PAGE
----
The European Union has traditionally been more challenging than the United States and China in its treatment of business-related inventions. The European Patent Office (EPO), according to guidelines in section G-VII, 5, deems an application patentable if its claims define a technical solution to a technical problem, and make non-obvious technical contributions over the prior art. The EPO recognizes that a blockchain is a multi-disciplinary technology and that patent applications may include claim features related to networks, computing, and communications – typically deemed “technical” – and claim features related to mathematics and business methods – typically deemed “non-technical.” Accordingly, to improve chances of obtaining a patent in Europe, applications for blockchain, crypto, or DeFi solutions should minimize their focus on non-technical features and emphasize technical aspects of the invention. To date, approximately 2000 European applications have been filed for blockchain technologies, and about 500 patents have been granted.
While business methods in Europe are not given much favor, the Japanese Patent Office (JPO) is relatively lenient for these types of applications. Despite the Japanese Patent Act following a similar framework as the EPO guidelines in terms of distinguishing technical and non-technical features, the Japanese allowance rate for business-related inventions, which umbrella blockchain-related inventions, is over 50%. This does not mean that any blockchain-related application is automatically patent eligible in Japan. For example, the data within a blockchain is unpatentable. However, a device, a method, and/or a program for implementing a process using blockchain/crypto is generally considered patent eligible by the JPO. To date, there are approximately 1700 patents in Japan for blockchain, crypto, and DeFi inventions.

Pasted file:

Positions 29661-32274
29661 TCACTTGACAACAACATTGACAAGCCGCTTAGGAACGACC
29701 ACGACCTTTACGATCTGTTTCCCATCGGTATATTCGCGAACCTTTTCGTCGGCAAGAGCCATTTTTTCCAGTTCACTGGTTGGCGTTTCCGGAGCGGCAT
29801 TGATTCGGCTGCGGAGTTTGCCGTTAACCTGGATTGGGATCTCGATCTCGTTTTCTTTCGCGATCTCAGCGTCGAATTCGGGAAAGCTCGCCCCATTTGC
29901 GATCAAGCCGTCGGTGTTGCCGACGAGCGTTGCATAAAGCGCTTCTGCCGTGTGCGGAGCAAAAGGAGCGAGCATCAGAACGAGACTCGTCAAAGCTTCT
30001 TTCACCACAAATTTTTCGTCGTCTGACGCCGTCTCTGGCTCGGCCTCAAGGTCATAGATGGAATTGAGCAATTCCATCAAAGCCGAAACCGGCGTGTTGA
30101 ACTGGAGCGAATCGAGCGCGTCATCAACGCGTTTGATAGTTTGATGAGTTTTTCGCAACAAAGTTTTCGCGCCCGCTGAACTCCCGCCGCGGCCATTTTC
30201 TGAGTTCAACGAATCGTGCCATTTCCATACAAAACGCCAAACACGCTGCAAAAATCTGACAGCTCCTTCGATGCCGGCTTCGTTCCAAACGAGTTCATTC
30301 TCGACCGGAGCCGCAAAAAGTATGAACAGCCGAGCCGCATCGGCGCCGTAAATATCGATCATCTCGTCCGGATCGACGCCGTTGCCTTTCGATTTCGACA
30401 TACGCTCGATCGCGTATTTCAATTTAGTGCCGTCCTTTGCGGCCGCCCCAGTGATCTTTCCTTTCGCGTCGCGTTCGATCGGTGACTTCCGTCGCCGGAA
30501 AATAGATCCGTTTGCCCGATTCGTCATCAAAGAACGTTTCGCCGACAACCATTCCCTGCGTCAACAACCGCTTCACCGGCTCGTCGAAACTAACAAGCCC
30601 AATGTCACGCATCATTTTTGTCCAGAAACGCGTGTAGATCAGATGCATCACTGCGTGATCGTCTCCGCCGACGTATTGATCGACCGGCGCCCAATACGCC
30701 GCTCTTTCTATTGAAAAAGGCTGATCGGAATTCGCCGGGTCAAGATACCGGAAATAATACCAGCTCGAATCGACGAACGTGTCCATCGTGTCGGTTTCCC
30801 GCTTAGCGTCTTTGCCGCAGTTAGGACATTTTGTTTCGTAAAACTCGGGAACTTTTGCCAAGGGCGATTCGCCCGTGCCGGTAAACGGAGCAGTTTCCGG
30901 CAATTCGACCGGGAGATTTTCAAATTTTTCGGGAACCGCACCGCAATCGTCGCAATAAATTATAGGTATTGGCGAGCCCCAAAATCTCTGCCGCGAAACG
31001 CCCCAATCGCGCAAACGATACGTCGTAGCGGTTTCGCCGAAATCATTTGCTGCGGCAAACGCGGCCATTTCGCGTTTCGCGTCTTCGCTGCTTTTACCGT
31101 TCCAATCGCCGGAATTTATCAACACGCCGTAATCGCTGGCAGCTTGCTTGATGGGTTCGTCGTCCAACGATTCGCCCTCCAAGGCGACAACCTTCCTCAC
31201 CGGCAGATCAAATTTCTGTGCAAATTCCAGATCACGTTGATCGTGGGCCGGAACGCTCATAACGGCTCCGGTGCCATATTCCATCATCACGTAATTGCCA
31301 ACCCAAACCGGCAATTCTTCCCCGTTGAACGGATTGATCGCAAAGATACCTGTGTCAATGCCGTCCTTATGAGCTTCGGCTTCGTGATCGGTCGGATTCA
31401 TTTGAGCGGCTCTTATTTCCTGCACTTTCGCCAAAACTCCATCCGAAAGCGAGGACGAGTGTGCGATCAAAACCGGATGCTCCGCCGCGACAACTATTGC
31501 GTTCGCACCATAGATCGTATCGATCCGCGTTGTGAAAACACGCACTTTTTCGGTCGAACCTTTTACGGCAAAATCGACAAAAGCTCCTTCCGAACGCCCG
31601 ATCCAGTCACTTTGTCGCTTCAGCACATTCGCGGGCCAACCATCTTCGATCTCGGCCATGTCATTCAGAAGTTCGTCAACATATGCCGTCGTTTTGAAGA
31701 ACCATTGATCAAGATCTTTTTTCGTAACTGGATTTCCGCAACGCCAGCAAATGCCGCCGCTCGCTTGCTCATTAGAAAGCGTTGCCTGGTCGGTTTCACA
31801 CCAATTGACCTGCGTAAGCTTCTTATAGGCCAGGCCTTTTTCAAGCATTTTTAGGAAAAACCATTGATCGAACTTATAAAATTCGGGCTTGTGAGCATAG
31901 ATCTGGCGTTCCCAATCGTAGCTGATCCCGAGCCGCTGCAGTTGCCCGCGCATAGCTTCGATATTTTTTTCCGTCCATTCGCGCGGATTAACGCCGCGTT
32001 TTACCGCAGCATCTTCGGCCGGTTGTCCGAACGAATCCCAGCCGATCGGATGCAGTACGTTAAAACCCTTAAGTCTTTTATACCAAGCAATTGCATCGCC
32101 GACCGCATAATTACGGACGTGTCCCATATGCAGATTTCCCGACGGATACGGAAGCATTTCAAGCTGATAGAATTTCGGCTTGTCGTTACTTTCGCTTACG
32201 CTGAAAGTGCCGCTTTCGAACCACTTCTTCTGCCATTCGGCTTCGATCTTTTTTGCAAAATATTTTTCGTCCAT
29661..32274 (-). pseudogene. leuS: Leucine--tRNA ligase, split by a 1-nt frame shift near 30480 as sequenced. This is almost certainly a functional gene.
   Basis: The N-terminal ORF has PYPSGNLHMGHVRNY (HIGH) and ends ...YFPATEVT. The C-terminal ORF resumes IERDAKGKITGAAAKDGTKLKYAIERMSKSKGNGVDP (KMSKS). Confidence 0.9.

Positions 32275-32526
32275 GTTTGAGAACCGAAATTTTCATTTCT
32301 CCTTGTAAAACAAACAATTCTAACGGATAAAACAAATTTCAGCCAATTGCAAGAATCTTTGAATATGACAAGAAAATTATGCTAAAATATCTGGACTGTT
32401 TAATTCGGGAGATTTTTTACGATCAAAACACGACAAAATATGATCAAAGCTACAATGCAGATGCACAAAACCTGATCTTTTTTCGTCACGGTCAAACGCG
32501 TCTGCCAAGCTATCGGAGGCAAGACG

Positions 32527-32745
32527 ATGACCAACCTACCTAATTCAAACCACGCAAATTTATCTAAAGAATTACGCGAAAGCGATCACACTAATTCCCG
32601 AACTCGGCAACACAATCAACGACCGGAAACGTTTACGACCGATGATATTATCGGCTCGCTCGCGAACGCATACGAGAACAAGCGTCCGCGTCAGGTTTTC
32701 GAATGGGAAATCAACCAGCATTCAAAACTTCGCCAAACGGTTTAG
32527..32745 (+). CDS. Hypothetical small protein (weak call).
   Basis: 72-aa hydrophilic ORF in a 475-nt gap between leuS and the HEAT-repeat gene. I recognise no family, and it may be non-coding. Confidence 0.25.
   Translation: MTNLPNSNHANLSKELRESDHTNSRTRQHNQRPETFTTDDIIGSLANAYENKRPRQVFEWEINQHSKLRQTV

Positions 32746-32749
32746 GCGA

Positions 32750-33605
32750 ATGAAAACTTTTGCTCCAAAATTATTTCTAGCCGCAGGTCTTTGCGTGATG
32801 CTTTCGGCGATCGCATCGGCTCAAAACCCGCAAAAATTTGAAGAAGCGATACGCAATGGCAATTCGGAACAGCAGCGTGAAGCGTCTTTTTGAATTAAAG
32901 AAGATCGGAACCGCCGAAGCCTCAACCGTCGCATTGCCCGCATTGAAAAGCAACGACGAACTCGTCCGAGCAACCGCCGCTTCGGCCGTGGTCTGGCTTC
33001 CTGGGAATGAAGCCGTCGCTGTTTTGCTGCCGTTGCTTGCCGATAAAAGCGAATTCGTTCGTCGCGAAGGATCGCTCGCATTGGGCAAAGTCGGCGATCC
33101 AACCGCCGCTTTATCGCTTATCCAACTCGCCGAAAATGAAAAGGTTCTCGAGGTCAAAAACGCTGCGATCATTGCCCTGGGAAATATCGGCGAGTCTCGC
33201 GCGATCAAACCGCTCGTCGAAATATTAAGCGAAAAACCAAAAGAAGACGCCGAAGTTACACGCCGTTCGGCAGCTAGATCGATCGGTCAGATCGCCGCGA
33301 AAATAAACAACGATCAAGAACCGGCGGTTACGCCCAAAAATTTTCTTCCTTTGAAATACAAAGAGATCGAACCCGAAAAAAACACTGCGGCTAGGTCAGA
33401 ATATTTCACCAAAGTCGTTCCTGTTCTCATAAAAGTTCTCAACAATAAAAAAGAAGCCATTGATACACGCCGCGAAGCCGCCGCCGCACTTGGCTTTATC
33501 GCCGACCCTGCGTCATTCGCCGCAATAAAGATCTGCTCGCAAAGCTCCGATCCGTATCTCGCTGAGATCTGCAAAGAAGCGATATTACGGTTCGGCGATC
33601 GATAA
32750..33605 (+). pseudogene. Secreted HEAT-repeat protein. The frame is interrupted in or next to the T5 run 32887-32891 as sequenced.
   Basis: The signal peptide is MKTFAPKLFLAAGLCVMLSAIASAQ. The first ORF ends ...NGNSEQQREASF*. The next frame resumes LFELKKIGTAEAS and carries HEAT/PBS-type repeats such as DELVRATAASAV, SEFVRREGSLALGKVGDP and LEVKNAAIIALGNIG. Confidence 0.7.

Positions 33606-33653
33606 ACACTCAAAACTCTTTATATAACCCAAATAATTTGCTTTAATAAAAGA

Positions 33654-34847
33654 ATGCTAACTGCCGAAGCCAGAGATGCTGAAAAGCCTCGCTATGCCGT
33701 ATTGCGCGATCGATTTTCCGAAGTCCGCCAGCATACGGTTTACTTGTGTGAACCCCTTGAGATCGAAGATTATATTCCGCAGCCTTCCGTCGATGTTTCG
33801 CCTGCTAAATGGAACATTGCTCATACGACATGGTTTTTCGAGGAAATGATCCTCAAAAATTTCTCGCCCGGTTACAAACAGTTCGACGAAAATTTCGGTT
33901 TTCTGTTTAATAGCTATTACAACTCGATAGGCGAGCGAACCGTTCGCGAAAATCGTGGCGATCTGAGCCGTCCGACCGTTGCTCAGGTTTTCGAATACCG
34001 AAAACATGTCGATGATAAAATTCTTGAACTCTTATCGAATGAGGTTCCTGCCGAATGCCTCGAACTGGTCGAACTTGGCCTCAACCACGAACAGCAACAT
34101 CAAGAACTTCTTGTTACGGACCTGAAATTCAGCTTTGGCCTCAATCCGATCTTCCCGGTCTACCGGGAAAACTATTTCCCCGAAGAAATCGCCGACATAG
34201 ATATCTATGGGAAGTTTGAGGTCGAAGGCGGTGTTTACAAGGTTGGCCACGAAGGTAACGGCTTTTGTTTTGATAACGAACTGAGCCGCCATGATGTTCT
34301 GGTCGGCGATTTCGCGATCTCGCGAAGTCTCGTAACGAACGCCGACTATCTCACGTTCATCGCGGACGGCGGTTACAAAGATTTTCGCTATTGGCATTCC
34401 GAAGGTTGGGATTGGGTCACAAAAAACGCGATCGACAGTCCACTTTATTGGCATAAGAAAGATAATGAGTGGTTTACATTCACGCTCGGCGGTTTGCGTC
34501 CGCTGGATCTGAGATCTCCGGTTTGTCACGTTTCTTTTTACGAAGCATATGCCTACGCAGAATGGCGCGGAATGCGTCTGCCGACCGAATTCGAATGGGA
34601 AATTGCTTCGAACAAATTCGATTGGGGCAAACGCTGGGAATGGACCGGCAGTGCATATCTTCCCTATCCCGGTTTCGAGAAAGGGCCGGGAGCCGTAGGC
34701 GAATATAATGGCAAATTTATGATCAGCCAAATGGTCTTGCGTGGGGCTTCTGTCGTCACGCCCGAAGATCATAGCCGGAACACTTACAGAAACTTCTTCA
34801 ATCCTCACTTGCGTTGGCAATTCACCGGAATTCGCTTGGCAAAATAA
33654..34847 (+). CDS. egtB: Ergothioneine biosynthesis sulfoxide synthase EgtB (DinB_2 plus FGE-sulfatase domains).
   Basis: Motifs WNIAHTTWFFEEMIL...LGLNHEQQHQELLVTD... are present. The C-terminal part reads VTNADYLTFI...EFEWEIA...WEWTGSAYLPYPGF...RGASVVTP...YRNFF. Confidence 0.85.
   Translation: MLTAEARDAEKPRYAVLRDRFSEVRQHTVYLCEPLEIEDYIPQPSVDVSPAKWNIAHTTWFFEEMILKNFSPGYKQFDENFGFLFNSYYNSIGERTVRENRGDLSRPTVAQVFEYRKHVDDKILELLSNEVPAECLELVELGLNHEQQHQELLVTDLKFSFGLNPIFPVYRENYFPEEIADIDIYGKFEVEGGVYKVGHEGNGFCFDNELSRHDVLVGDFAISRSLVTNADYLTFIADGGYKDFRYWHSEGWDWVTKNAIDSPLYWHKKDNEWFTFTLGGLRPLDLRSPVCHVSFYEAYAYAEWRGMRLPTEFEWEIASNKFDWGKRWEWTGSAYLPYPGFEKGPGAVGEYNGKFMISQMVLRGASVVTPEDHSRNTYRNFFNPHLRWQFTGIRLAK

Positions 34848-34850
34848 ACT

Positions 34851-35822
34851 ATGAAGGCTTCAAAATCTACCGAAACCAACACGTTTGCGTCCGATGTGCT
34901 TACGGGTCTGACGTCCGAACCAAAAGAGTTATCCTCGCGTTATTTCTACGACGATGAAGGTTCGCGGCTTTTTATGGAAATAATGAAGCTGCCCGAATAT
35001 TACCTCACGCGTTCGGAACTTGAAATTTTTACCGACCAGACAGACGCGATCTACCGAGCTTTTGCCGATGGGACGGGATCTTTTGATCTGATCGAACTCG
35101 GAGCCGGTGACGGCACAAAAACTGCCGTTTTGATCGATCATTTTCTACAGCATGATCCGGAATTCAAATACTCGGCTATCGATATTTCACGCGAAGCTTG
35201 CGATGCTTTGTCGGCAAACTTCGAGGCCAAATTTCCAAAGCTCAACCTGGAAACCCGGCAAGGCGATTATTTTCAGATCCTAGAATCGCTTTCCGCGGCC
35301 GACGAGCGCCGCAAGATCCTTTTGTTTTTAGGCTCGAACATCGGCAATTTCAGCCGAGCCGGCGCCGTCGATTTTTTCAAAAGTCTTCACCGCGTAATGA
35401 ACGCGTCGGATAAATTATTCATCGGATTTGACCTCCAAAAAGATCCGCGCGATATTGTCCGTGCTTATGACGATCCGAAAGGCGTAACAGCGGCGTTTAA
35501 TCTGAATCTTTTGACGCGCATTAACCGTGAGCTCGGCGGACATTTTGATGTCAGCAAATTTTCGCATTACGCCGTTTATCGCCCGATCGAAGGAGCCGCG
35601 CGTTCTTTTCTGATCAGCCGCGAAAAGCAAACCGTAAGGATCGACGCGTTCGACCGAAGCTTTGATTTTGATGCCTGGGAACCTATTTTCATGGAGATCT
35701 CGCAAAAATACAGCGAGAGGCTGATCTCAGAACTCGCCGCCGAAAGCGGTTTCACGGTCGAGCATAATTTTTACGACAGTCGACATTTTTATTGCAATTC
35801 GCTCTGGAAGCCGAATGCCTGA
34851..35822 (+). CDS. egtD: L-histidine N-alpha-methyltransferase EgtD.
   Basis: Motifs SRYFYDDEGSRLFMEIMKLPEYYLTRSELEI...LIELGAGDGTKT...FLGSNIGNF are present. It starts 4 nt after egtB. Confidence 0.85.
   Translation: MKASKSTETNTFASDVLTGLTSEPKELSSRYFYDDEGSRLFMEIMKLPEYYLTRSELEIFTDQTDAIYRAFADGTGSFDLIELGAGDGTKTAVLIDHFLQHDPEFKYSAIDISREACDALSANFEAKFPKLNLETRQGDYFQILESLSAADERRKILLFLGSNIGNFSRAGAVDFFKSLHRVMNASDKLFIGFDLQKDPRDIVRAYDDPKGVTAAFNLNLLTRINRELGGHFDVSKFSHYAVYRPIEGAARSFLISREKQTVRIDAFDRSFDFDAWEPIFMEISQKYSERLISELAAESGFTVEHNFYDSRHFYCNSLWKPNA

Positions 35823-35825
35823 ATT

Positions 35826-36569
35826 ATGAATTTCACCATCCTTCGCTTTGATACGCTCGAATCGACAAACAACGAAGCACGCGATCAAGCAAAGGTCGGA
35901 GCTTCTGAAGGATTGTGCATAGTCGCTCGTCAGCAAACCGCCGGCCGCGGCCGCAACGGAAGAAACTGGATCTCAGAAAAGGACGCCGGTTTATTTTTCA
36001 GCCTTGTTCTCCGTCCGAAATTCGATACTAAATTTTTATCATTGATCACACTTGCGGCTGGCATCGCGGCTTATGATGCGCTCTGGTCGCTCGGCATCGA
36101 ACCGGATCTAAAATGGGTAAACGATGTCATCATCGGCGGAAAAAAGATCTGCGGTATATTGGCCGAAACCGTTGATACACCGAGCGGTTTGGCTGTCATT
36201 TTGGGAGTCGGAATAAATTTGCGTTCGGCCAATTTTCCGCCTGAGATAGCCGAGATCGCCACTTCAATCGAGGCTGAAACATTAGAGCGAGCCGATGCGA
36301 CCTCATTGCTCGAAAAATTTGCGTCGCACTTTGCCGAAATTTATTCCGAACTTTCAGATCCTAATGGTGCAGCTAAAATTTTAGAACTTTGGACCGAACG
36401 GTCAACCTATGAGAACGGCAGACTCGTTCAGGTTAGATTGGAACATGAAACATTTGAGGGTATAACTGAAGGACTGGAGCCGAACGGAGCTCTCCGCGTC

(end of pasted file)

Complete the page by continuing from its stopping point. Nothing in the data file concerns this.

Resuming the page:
Similar to Japan and China, South Korean patent laws view blockchain-based technology quite favorably. In accordance with Article 29(1), Article 29(1)ii, and Article 29(2) of the Korean Patent Act, both blockchain core technology and application technology are patentable. Core technology covers the transmissions or transactions of data involving the use of blockchain/crypto and application technology covers the use of blockchain networks in the context of finance, security, cryptocurrencies, etc. Because both aspects of blockchain technology are deemed patent eligible, South Korea is generally a favorable country for blockchain, crypto, and DeFi patent applications. It is thus not surprising that the number of patent filings in South Korea has grown exponentially from several dozen blockchain-related patent applications in 2015 to nearly 1500 applications in 2019.
Blockchain, crypto, and DeFi technologies provide ample opportunity for innovation as evidenced by thousands of patent applications filed worldwide for these cutting-edge technologies. The rapidly growing number of patents issued for these technologies in the United States, China, Japan, South Korea, and even Europe indicate that the majority of patent filing jurisdictions look favorably on the patentability of blockchain-based technologies. However, to maximize the chances of obtaining a patent for these technologies, inventors and their patent attorneys should be aware of different patent eligibility requirements and standards of various national patent offices and employ correct patent application drafting and prosecution strategies.